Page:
The Electoral Commission informs me that it had discussions with the BBC about the timing of election counts in September 2009. The commission further informs me that the timing of election counts was discussed with representatives of the political parties who attended the October 2009 meeting of the parliamentary parties panel.
Recalling my re-election to Parliament in 1992, when the count was completed within an hour of the close of poll—I am advised that the result indicated that there would be the re-election of a Conservative Government, and financial stability—does my hon. Friend agree that we should continue with the tradition of counting immediately after the close of poll, in order to bring financial stability and reduce the possibility of electoral fraud?
That is, of course, my personal opinion, but as the House knows full well, whether to count votes on Thursday or Friday is a matter for individual returning officers; that has been our law for more than 100 years. However, the law does require returning officers to count votes as soon as is practicable after the election. The Electoral Commission website indicates which returning officers have so far decided to count on the Friday or are undecided, and I encourage hon. Members in those areas to enter into a dialogue with the returning officer to discuss whether their decision meets that criterion.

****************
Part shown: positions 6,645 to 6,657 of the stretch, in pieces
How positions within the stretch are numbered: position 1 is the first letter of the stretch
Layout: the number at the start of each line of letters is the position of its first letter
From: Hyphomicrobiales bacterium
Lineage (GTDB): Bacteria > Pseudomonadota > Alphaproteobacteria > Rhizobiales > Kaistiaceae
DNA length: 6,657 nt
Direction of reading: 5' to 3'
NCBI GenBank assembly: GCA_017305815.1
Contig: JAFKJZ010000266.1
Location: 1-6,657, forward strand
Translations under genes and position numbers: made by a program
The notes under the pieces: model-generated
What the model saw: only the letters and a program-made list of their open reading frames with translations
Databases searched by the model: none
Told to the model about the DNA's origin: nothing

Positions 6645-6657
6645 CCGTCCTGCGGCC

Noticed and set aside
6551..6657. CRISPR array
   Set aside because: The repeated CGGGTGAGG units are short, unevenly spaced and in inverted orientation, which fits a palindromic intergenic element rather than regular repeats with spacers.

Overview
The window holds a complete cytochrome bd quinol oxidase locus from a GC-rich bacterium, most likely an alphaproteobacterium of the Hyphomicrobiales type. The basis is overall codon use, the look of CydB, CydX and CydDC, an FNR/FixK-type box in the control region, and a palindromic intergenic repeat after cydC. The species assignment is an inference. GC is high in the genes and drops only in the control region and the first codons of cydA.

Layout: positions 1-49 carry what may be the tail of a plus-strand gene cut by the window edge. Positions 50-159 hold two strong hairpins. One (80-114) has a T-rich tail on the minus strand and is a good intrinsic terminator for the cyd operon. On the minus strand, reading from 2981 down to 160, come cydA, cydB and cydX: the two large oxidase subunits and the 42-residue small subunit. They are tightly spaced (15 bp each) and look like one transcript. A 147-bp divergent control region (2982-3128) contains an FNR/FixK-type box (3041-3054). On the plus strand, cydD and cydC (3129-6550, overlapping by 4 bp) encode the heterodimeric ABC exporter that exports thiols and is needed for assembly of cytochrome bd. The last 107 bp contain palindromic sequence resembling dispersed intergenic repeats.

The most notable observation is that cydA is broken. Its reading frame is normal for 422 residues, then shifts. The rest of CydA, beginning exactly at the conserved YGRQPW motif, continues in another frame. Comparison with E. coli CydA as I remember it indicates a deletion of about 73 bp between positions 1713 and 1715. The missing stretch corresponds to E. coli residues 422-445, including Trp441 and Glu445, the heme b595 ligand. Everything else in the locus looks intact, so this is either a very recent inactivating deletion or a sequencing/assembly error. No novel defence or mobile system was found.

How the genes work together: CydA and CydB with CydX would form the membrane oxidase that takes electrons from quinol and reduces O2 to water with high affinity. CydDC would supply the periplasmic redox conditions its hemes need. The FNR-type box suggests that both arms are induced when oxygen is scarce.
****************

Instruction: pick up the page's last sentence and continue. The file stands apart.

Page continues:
We all welcomed your statement on this issue, Mr. Speaker, and I completely agree with what has been said from the Opposition Benches—but will not the real story of election night be the fact that possibly up to 50 seats will have been bought by Lord Ashcroft’s money, and what—
As the hon. Member for South-West Devon (Mr. Streeter) said, the key words are as far as “is practicable”. There are constituencies where this is not practicable for geographical reasons, and sometimes simply because of historical practice. What an individual returning officer should not do, however, is delay the count simply because he thinks that verifying or counting postal votes might be a little bit difficult. That is the message the Electoral Commission needs to send out to returning officers.
The hon. Gentleman is right. Throughout our history, several seats at every general election have counted on a Friday; I am sure colleagues on the Opposition Benches will be interested to know that in 1979 121 seats counted on a Friday. The hon. Gentleman makes an important point, and the Electoral Commission has encouraged returning officers to be clear about why they are making this decision, and be able to justify it to their local community.